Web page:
People who would like to bathe in hot spring water can do so at the Thermae Bath Spa, which obtains its water from all three of Bath's springs, and at other baths In the city. The water for these baths is supplied through boreholes that have been drilled into the springs in order to access their water from a lower level. This deeper water has a lower oxygen content that prevents Naegleria fowleri from surviving.
The King's Bath
A photo of the Great Bath is often used in an article about the city of Bath (including this one). The bath is certainly impressive, but there are other interesting things to see in the complex. If a visitor walks beyond the Great Bath, they will see smaller baths, including the King's Bath. The complex also contains rooms without water that were once heated as well as a museum.
Underneath the floor of the King's Bath is the sacred spring that was revered by the Celts. Water from the spring rises up through a shaft into the King's Bath and is channeled to other baths in the complex. Also under the floor of the bath are remains of the courtyard that was in front of the temple of Sulis Minerva.
According to the Roman Baths website, the builders of the King's Bath used the lower part of the walls of the Roman building enclosing the spring as a foundation for their new bath. Investigators are able to explore the structure of the baths because the water can be drained from them with the aid of a sluice.
A hypocaust was an Ancient Roman system of underground heating that warmed a room or rooms in a building. The floor of the room was raised and supported by piles of tiles and concrete. Wood was burned in an outside furnace tended by slaves to create the heat. The heat travelled into the building below the floor, moved upwards through spaces in the walls, and then left the house through a chimney. This enabled a room to be heated without filling the room with smoke. Part of a hypocaust system at the Roman Bath complex has survived and is on display.
The museum contains a collection of both interior and exterior remains of the temple. These include the head of a Sulis Minerva statue, decorations from the outside of the temple, and a section of a mosaic floor. The interesting exhibits include coins and other objects collected from the spring. A visitor can also see the original drains created by the Romans to take water away from the complex and deliver it to the nearby River Avon.
The museum contains a model showing the complex as it was believed to exist in the fourth century. Hopefully in the future more remains of the temple will be discovered to give us a better idea of its appearance.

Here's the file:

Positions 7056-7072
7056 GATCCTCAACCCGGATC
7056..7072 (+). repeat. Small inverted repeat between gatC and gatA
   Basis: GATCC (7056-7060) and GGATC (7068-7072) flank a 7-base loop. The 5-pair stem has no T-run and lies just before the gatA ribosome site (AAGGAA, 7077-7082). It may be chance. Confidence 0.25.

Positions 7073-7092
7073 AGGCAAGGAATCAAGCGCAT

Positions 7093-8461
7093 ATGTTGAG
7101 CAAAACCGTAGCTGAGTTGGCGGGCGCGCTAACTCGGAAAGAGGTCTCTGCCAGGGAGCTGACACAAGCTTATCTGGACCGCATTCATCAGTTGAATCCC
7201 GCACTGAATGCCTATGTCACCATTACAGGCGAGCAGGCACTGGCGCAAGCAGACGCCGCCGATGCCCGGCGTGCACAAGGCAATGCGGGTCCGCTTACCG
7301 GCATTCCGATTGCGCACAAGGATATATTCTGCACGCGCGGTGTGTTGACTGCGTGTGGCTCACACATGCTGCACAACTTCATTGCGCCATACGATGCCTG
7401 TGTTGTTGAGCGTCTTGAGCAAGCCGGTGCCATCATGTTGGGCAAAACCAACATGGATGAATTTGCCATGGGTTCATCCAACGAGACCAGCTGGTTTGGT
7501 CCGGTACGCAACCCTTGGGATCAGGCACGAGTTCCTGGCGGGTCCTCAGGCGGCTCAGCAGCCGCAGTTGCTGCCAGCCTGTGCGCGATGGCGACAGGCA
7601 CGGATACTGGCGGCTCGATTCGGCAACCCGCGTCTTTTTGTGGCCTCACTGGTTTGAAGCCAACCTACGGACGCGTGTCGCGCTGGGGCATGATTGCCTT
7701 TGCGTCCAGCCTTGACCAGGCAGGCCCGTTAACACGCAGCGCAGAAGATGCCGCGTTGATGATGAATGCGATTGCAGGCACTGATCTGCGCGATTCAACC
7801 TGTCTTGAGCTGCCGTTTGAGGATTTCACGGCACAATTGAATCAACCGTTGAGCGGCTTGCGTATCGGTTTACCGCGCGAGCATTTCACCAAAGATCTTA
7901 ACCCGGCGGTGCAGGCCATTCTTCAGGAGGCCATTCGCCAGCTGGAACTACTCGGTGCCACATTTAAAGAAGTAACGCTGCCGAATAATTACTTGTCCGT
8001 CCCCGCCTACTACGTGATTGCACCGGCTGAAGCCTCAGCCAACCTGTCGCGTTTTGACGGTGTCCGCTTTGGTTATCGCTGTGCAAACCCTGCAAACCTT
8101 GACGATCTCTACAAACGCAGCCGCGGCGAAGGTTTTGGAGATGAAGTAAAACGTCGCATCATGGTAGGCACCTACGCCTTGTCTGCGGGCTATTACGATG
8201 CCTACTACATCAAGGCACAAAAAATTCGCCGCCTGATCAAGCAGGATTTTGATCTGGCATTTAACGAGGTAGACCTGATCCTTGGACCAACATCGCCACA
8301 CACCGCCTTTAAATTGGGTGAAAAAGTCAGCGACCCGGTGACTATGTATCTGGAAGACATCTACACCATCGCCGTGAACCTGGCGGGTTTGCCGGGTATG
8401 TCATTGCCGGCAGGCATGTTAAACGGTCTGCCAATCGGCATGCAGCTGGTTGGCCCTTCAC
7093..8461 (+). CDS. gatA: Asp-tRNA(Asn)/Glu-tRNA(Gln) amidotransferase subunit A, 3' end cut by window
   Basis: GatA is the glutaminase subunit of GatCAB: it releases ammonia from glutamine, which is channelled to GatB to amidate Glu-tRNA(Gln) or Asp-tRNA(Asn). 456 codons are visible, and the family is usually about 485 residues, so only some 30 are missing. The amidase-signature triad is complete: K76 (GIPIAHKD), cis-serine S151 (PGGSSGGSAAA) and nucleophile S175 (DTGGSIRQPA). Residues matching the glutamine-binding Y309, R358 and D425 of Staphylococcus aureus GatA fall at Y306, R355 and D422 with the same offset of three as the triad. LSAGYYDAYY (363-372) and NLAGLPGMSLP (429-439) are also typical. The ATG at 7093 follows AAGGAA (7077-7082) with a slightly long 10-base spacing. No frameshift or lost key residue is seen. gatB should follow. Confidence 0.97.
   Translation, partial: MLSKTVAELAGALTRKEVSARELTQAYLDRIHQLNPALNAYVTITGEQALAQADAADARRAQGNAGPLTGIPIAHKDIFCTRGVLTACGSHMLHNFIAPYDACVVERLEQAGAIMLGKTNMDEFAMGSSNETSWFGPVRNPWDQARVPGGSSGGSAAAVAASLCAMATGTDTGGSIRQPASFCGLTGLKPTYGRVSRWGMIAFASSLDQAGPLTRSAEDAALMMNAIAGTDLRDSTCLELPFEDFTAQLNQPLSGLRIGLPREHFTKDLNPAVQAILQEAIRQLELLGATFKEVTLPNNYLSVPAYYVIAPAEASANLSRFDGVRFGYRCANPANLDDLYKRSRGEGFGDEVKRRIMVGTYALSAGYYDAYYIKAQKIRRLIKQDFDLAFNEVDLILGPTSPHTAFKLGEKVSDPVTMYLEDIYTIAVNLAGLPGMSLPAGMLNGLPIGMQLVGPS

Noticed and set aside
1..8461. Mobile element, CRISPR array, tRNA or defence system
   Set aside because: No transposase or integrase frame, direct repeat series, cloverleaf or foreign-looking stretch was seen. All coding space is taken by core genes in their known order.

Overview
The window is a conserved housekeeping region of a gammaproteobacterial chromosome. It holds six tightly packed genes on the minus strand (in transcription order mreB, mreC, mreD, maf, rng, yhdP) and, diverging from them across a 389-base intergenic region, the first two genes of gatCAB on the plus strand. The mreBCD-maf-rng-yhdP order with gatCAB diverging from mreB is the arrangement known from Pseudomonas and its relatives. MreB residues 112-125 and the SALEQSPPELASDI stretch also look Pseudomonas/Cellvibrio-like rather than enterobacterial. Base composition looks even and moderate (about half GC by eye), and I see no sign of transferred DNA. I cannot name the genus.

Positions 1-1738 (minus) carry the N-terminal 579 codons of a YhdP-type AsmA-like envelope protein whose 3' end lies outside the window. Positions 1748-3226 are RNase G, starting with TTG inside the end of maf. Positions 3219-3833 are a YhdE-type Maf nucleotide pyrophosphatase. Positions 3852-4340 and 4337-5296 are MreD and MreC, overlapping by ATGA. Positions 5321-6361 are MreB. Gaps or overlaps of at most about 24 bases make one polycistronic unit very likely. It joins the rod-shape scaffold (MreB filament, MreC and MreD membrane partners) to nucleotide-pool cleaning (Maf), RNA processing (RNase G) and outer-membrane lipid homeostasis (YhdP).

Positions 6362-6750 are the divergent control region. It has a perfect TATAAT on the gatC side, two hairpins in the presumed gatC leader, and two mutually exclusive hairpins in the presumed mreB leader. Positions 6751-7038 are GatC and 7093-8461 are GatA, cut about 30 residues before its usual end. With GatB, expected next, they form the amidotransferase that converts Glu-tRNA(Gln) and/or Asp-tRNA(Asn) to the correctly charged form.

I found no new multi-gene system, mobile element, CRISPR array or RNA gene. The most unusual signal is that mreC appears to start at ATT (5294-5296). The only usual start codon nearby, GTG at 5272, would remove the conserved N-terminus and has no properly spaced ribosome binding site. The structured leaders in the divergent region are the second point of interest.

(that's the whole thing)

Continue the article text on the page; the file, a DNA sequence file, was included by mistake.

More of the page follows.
The Pump Room
The bath complex also contains the eighteenth century Pump Room Restaurant, often known as simply the "Pump Room". The restaurant contains an ornate water fountain which delivers spring water to visitors. My paternal grandparents lived in Bath. When I was a child, a visit to my grandparents usually involved a visit to the Pump Room for afternoon tea and a sample of the spring water. As I remember, the water had a strange smell and taste. It was once the custom to drink large quantities of the water for its supposed healing abilities. Today the fountain in the restaurant distributes water from a new borehole to prevent a Naegleria fowleri infection.
New Discoveries About Ancient Roman Life in Bath
The modern city of Bath is built on top of the Ancient Roman city. This is why the Great Bath is below ground level today. New and exciting discoveries are being made about Roman buildings in the city, but the process of discovery is necessarily slow. Historians have to take advantage of the times when modern buildings and constructions are being renovated or demolished to see what lies beneath them, as well as wait for funding for their excavations.
There could be a treasure trove of information about Aquae Sulis hiding under Bath. On the other hand, future discoveries could be limited and many details about life in the ancient past could be lost in time. I'm hoping that this isn't the case and that the lives of Ancient Romans in Aquae Sulis continue to be revealed.
- The Roman Baths website not only has information about visiting the museum but also has educational material about the bath complex. The site has a page dedicated to the curse tablets found in the baths.
- The BBC has a web page about the native tribes present in Britain at the time of the Roman invasion, including the Dubunni.
- The BBC has also published an interesting article about how Britain and some other parts of the world became Roman.
Questions & Answers
© 2014 Linda Crampton